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Fraudulent lenders coaxing millions from Canadians. Can you spot a scam artist?

Recognizing the signs of a loan scam can be the easiest and best defence against shady lenders
How to identify a loan scam?

Loan scams are common in Canadian communities, putting a large population at risk each year of having their hard-earned money taken.

In fact, the Better Business Bureau of Canada reports that people across the country have lost millions of dollars to all types of financial scams over the past two years.

The scary part?

If you’ve been a victim of fraud, the chances of recouping your money are low to impossible. This is a high price to pay for a simple mistake.

Canadians find support in loans

Having access to lenders can be life-altering. For some, loan approval can help pay off bills and put food on the table – or not.

Private online vendors have helped to alleviate financial stress for many. Often, these web-based resources are more willing to work with people experiencing financial challenges or those with unsuccessful loan applications from mainstream branches access the funds they need.

However, the surge in online loan vendors has also seen the number of personal loan fraud cases increase. Understanding the signs of a loan scam can be the easiest and best defence against shady lenders.

How to identify a loan scam?

Payment upfront demanded by the lender

A recent Loans Canada survey discovered that nearly 45 per cent of credit-constrained Canadians who consider themselves financially savvy agree that alternative or online lenders are allowed to ask for upfront payment as an additional security measure.

This misunderstanding can be costly.

A licensed lender will never and should never demand money upfront. It’s illegitimate lenders who will often request a processing or insurance fee as a condition for approval. Don’t fall for this. When a lender asks for money to be transferred via e-transfer, credit card, western union transfers as a method to secure a loan, assume fraud.

Promise to provide guaranteed approval

Guaranteed approvals aren’t promised by legitimate lenders. A legitimate lender will verify the applicant’s information and then evaluate credit history before sealing the deal. Guaranteed approval is a way of luring misinformed applicants to collect upfront fees.

Guaranteed approval is a scam. Find out why here.

Adding pressure

Loan scammers will put tremendous amounts of pressure on loan applicants so they will commit quickly, leaving little time for people to realize they’re being swindled. Be aware and cautious of tight expiration dates as they are typically a sign of a scam.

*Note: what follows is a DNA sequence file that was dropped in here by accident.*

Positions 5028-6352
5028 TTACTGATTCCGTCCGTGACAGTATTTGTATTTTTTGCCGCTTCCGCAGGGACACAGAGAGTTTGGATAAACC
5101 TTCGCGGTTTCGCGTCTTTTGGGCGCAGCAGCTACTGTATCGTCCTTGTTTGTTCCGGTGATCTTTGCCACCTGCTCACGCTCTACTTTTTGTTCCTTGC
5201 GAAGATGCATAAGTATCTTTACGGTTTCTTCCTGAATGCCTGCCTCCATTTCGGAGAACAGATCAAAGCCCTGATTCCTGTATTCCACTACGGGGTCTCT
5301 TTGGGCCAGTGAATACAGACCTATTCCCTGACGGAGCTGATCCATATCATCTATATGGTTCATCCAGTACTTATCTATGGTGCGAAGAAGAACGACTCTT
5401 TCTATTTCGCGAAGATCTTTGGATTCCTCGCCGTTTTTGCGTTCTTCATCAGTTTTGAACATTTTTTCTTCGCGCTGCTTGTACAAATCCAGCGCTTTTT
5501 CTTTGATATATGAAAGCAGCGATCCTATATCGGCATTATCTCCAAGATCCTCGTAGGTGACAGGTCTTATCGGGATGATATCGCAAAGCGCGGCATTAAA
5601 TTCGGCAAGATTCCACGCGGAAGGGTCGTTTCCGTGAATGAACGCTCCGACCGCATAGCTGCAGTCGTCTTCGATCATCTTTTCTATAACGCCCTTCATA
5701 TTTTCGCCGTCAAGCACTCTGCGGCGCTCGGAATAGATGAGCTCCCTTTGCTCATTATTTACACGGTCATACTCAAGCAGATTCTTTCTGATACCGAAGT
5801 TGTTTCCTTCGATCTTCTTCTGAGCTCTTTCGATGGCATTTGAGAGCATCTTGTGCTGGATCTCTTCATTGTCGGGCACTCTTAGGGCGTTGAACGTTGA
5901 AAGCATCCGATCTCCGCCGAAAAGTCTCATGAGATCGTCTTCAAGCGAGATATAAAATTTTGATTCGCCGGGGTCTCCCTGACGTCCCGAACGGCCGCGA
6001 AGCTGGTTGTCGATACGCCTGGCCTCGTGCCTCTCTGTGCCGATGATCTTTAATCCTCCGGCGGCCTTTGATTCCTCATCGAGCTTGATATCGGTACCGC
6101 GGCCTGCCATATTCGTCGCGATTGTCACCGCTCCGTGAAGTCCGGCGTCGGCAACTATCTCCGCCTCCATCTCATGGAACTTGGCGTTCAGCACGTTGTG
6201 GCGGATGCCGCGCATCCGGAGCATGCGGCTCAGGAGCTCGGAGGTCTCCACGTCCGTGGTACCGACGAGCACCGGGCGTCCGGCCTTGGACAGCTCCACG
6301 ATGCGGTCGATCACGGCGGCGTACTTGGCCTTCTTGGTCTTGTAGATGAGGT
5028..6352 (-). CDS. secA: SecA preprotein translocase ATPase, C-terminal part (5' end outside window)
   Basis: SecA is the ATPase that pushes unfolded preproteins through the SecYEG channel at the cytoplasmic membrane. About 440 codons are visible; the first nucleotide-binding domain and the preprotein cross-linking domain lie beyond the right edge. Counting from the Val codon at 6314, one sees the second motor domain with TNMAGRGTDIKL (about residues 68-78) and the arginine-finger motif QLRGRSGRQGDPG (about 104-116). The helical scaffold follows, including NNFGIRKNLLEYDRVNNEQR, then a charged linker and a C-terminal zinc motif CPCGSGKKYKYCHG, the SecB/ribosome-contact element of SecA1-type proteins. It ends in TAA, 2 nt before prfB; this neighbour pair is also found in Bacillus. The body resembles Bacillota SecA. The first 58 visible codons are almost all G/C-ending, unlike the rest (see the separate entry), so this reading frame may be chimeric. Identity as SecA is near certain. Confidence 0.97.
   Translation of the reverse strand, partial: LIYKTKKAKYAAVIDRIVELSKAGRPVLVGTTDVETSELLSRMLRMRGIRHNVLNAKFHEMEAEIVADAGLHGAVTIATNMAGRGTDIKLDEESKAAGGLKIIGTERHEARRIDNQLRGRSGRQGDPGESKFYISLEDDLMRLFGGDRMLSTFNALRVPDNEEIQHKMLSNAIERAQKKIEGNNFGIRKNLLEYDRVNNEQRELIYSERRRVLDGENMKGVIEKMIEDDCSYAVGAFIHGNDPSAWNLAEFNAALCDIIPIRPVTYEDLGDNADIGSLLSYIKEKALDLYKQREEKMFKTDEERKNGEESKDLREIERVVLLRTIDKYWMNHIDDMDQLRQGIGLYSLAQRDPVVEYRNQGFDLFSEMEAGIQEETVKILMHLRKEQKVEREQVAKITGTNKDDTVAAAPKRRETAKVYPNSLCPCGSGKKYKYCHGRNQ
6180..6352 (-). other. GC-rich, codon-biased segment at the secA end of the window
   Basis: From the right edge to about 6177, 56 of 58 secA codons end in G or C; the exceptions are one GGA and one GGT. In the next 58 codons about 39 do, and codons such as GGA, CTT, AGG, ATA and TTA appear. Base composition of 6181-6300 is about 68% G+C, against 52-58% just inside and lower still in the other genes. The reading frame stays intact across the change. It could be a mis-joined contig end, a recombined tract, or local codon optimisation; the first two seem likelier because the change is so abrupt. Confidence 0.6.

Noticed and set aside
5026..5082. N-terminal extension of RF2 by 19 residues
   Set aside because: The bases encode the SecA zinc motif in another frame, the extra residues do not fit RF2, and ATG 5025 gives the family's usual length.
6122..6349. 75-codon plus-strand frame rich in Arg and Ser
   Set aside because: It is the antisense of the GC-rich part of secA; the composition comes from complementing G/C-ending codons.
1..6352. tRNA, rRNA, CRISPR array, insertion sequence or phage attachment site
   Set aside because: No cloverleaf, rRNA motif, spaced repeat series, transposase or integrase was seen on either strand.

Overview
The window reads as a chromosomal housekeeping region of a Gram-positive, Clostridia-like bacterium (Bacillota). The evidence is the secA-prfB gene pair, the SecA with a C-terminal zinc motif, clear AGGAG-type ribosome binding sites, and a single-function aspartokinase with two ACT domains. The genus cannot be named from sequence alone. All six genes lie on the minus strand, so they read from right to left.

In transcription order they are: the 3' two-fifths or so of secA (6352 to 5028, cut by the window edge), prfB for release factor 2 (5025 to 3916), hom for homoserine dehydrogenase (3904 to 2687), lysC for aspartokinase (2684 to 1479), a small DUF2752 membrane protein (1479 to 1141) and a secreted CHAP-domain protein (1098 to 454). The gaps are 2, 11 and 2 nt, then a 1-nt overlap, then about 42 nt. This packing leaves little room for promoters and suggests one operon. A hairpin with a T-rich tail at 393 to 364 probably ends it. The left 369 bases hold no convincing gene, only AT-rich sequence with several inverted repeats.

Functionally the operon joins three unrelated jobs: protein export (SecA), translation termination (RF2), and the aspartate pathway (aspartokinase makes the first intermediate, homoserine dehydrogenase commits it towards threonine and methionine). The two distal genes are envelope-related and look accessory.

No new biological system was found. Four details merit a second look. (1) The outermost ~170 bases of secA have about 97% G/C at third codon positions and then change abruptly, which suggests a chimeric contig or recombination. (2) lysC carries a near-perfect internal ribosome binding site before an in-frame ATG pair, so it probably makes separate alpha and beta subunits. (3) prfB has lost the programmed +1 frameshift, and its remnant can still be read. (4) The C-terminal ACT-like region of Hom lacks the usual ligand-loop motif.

Where are they located?

Loans Canada’s survey also reveals that credit-constrained Canadians rarely investigate and contact vendors to ask questions and do further research on loans. 

If the lender has a lack of presence in the real world, assume something is awry. Look for independent information on the lender and make sure they have an actual office with a legitimate address.

Building knowledge as a way to protect from fraud

The best way to prevent fraud, recommends Loans Canada, is by researching lenders, looking for verified sources for reviews and even discussing applying for loans with trusted friends or family members. These are all effective ways that Canadians can arm themselves with more data, which will ultimately help them avoid falling victim to a loan scam.

“Loan fraud has seen an increase over the last few years,” says Loans Canada Chief Technology Officer, Cris Ravazzano. “Loan scam artists are impersonating many online lenders and similar websites, luring Canadians into paying to qualify for fraudulent loans. By raising awareness, we can help inform and protect potential victims of this fraud.”

I believe I’ve been scammed. Now, what do I do?

Unfortunately, there is little that victims of fraud can do after the fact. But prevention is key, and reporting suspicious activity can help others from being swindled. If you have suspicions that a lender might be trying to defraud you or someone else, contact your local police and the Canadian Anti-Fraud Centre

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